BRANFORD, CT. — Ancera launched a Salmonella System Monitoring (SSM) software to deliver deeper and more timely insights around Salmonella throughout the poultry supply chain.
Tapping into its comprehensive network of mobile surveillance systems, CRISPR databases, epidemiological models and software warning systems, Ancera looks to support the US poultry industry with its software while reducing risk and improving margins.
“As the animal protein industry faces increasing economic and regulatory pressure, Ancera is empowering the poultry industry to reduce threats and increase margins through better intelligence,” said Arjun Ganesan, chief executive officer of Ancera. “This is about more than improving brand equity — our technology and approach to commercializing this intel is transformative for the industry. Our beta customers are already doing more to understand and de-risk their supply chains than any company in the history of poultry production. This technology is fundamentally streamlining the productivity and efficiency of the supply chain.”
The platform is built on foundational diagnostic CRISPR-SeroSeq technology developed by Dr. Nikki Shariat and researchers from the University of Georgia’s Poultry Diagnostic and Research Center in the College of Veterinary Medicine.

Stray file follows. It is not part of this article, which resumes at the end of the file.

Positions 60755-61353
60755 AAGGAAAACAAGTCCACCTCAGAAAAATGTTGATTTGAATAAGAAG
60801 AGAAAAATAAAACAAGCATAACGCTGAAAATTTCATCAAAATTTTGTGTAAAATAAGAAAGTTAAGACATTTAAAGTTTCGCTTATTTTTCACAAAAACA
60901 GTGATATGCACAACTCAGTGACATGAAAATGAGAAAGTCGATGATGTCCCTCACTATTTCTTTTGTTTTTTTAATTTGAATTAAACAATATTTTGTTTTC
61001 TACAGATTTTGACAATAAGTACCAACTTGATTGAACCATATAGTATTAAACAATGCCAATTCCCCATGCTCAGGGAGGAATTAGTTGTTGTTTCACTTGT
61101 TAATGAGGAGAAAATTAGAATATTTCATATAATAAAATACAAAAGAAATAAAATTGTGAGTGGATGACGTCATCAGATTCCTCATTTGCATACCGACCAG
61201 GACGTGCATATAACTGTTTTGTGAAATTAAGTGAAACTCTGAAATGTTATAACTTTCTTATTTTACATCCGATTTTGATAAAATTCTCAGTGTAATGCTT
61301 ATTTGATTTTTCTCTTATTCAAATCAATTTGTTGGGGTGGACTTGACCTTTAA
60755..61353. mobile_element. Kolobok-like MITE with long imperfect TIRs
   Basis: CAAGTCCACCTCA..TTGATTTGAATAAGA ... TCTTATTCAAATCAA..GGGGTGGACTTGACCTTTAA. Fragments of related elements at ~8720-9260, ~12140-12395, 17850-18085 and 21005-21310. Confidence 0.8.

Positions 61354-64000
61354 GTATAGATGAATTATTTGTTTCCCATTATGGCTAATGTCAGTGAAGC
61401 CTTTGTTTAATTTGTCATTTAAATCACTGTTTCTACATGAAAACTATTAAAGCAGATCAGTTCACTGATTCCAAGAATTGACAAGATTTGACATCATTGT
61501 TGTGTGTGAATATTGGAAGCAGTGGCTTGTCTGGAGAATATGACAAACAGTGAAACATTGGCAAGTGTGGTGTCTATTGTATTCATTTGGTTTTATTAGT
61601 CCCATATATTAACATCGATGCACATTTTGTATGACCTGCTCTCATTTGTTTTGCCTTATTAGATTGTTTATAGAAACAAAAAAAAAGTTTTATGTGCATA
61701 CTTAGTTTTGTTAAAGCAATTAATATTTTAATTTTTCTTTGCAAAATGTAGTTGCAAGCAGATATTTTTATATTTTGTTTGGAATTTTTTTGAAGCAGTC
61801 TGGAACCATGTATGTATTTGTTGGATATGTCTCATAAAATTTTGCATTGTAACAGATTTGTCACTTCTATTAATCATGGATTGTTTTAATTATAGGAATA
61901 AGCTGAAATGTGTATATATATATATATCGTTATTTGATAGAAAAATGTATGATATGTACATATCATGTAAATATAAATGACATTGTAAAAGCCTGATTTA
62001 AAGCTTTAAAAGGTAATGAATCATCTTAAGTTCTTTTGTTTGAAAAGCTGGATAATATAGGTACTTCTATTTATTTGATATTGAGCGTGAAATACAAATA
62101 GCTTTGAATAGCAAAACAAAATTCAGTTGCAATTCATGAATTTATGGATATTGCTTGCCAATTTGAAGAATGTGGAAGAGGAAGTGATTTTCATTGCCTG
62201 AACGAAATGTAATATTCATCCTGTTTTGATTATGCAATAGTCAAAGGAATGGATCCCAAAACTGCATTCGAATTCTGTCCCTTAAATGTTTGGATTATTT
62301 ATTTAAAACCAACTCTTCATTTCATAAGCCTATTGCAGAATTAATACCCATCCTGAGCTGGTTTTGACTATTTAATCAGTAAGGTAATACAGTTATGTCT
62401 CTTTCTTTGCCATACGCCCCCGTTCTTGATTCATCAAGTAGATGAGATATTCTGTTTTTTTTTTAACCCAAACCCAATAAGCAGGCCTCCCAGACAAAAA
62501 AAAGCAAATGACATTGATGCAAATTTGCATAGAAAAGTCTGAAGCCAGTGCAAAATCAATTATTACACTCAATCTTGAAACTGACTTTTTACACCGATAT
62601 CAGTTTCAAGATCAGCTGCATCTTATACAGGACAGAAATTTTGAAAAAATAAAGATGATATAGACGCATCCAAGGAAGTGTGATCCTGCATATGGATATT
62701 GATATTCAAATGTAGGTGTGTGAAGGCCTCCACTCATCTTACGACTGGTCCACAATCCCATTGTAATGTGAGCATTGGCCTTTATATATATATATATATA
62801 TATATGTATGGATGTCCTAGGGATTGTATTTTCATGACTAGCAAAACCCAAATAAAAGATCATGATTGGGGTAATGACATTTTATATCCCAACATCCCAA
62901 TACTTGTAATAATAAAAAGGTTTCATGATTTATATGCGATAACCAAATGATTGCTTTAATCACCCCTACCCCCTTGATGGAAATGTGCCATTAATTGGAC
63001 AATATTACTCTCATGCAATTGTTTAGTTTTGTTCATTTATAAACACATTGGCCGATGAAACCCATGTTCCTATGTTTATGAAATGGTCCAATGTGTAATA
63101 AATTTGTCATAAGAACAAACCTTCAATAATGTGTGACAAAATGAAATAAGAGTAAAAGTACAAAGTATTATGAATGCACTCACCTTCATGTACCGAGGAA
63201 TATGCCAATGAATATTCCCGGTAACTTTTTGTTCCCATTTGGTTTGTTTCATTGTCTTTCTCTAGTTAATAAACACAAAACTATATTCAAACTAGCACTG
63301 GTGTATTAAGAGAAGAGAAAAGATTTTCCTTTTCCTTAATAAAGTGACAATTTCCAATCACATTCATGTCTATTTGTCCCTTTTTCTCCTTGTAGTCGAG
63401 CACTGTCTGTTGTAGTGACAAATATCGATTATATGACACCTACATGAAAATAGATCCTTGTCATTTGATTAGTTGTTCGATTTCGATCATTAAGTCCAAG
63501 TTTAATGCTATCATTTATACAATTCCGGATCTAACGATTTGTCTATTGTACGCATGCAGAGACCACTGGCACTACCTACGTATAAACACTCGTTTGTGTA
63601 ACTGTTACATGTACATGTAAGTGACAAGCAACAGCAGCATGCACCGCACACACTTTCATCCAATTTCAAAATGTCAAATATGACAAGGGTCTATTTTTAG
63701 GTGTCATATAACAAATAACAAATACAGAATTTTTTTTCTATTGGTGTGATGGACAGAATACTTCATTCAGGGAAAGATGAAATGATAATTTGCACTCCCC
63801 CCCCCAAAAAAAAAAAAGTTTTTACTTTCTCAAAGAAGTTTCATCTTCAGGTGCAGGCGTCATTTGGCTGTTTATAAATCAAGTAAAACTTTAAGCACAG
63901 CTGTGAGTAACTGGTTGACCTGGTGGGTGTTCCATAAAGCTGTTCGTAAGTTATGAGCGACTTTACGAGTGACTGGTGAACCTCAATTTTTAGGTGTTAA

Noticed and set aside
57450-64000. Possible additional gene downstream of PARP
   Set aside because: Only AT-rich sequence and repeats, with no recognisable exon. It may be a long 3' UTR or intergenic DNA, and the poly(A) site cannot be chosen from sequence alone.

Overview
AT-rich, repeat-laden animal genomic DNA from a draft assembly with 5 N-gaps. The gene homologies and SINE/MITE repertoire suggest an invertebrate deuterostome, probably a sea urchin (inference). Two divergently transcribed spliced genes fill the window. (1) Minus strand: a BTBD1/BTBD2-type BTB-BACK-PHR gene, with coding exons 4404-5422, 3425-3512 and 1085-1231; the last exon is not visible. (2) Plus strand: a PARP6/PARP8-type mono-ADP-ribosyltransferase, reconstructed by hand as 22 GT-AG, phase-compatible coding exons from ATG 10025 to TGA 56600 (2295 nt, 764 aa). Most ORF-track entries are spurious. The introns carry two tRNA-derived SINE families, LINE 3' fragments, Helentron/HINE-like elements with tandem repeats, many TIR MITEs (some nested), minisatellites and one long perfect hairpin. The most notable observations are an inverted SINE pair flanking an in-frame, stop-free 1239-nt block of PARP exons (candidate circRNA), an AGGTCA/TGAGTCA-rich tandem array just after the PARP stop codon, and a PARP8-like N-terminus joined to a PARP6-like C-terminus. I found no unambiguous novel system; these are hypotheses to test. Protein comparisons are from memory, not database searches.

Ancera commercialized the technology with high-throughput monitoring techniques and risk analytics software to deliver critical intelligence for timely and effective interventions. The company said its new platform offers a “BioBarrier” against Salmonella through surveillance systems and big data analytics for improved poultry productivity and compliance.
The launch of Ancera SSM follows a recent initiative from the US Department of Agriculture’s Agricultural Research Service (ARS) known as the Salmonella Grand Challenge. By better understanding how and where Salmonella causes high risk to meat and poultry products, ARS looks to cut the number of people infected by Salmonella by 25% by 2030.
Ancera said that approximately 2,500 Salmonella serotypes exist, and the company believes sophisticated technology and systems are the key to identifying systematic risks and determining effective control strategies.